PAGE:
Doing business and constructing identities through small talk in workplace instant messaging
This paper describes how bilingual colleagues living in Hong Kong make small talk in instant messaging to achieve various business-oriented goals and construct multiple identities in the discursive process. Guided by James Paul Gee’s revised framework of discourse analysis, the analyses evidenced that, overall, colleagues use small talk in instant messages to maintain minimal ties with distant partners, fill in silence during computer work, affect informal decision-making at work, and to diffuse useful surrounding information into business talk. These instances interplay with different affordances provided by the gadgets in the instant messenger interfaces. Such creative usage, together with the perceived nature of online interaction and instant messaging, results in multiple and turbulent identities circulating in the broader context of workplace discourse. The article concludes by arguing that computer-mediated communication has offered participants an emerging modus of interacting socially, beyond the physical and psychological constraints of time and space.
Keywords: small talk, identity, workplace, instant messaging, Hong Kong, computer-mediated discourse analysis, organizational communication
Published online: 14 January 2020
Anandarajan, Murugan, Maliha Zaman, Qizhi Dai, and Bay Arinze
Baron, Naomi S.[ p. 579 ]
2010 “Discourse Structures in Instant Messaging: The Case of Utterance Breaks.” LanguageInternet 7: article 4. Retrieved from http://www.languageatinternet.org/articles/2010/2651
Barron, Anne, and Emily Black
Barton, David, and Carmen Lee
Benwell, Bethan, and May McCreaddie
Bezemer, Jeff, and Gunther Kress
Cameron, A. Frances, and Jane Webster
Cheng, Winnie, and Martin Warren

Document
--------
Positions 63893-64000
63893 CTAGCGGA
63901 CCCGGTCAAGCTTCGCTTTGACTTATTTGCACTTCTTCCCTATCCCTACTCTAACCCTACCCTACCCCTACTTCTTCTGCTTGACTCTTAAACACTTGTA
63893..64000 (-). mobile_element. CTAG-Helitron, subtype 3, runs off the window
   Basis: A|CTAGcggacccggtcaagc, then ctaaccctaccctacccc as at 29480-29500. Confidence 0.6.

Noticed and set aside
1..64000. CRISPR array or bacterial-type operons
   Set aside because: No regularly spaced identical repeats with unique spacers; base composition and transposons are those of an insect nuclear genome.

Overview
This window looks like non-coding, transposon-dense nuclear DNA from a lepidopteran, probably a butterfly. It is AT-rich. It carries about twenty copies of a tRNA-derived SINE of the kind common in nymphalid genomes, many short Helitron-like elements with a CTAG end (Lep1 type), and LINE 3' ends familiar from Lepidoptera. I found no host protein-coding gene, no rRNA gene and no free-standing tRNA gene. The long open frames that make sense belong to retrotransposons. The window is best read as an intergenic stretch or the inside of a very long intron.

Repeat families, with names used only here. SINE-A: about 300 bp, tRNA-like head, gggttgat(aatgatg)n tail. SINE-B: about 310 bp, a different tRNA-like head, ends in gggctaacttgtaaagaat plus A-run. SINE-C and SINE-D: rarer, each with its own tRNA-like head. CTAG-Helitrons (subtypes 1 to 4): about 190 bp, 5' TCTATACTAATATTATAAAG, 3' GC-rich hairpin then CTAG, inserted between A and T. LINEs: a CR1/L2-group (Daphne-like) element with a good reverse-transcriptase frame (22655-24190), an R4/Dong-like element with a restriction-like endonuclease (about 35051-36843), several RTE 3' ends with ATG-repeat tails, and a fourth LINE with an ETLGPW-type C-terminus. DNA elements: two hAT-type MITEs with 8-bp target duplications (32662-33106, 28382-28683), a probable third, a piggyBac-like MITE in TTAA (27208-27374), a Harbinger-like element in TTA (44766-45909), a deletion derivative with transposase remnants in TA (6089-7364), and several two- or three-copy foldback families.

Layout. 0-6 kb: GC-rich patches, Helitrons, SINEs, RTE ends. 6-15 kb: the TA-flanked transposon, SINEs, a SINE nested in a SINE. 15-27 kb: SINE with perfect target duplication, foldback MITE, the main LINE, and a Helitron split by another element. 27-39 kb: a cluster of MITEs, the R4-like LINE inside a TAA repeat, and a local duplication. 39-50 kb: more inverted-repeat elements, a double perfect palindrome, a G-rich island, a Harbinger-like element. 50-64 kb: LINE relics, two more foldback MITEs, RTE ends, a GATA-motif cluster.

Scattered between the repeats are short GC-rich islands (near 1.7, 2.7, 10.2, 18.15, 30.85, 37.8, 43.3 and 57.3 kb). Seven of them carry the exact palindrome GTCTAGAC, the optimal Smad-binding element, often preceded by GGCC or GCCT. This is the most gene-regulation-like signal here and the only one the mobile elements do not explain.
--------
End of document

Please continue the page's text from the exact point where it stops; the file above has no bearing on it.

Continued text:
Chung, Donghun, and Chang Soo Nam
Coposescu, Liliana T.
Coupland, Justine[ p. 580 ]
Coupland, Justine, Nikolas Coupland, and Jeffrey D. Robinson
DiFonzo, Nicholas, Martin J. Bourgeois, Jerry Suls, Christopher Homan, Noah Stupak, Bernard P. Brooks, David S. Ross, and Prashant Bordia
Drew, Paul, and Kathy Chilton
Drew, Paul, and John Heritage
Ellwardt, Lea, Rafael Wittek, and Rudi Wielers
Gee, James P.
Guo, Zixiu, Felix B. Tan, Tim Turner, and Huizhong Xu
Herring, Susan C.
1999 “Interaction Coherence in CMC.” Journal of Computer-Mediated Communication 4 (4). Retrieved from http://jcmc.indiana.edu/vol4/issue4/herring.html
2010 “Computer-Mediated Conversation: Introduction and Overview.” LanguageInternet, 7: article 2. Retrieved from http://www.languageatinternet.org/articles/2010/2801
[ p. 581 ]
Holmes, Janet, and Rose Fillary
Holmes, Janet, Sharon Marsden, and Meredith Marra
Holmes, Janet, and Maria Stubbe
Iversen, T. Buschmann, Line Melby, and Pieter Toussaint
Jones, Rodney H.
Ladegaard, Hans J.
Lazzaro-Salazar, Virginia M., Meredith Marra, Janet Holmes, and Bernadette Vine
Mak, Chun Nam Bernie, and Hin Leung Chui
Mak, Chun Nam Bernie, Hin Leung Chui, and Yiqi Liu[ p. 582 ]
Mak, Chun Nam Bernie, and Carmen Lee
Nardi, Bonnie, Steve Whittaker, and Erin Bradner
Perry, Fred L.
Provine, Robert R., Robert J. Spencer, and Darcy Mandell
Quan-Haase, Anabel, Joseph Cothrel, and Barry Wellman
2005 “Instant Messaging for Collaboration: A Case Study of a High-Tech Firm.” Journal of Computer-Mediated Communication 10 (4). Retrieved from http://jcmc.indiana.edu/vol10/issue4/quan-haase.html.
Ragan, Sandra L.
Ready, Douglas A.
Rosnow, Ralph L.
Sheer, Vivian C.
Stephens, Keri K.
Stubbe, Maria, Chris Lane, Jo Hilder, Elaine Vine, Bernadette Vine, Meredith Marra, Janet Holmes, and Ann Weatherall[ p. 583 ]
Tracy, Karen, and Julie M. Naughton
Valkenburg, Patti M., and Jochen Peter
Van De Mieroop, Dorien
Vine, Bernadette, Susan Kell, Meredith Marra, Janet Holmes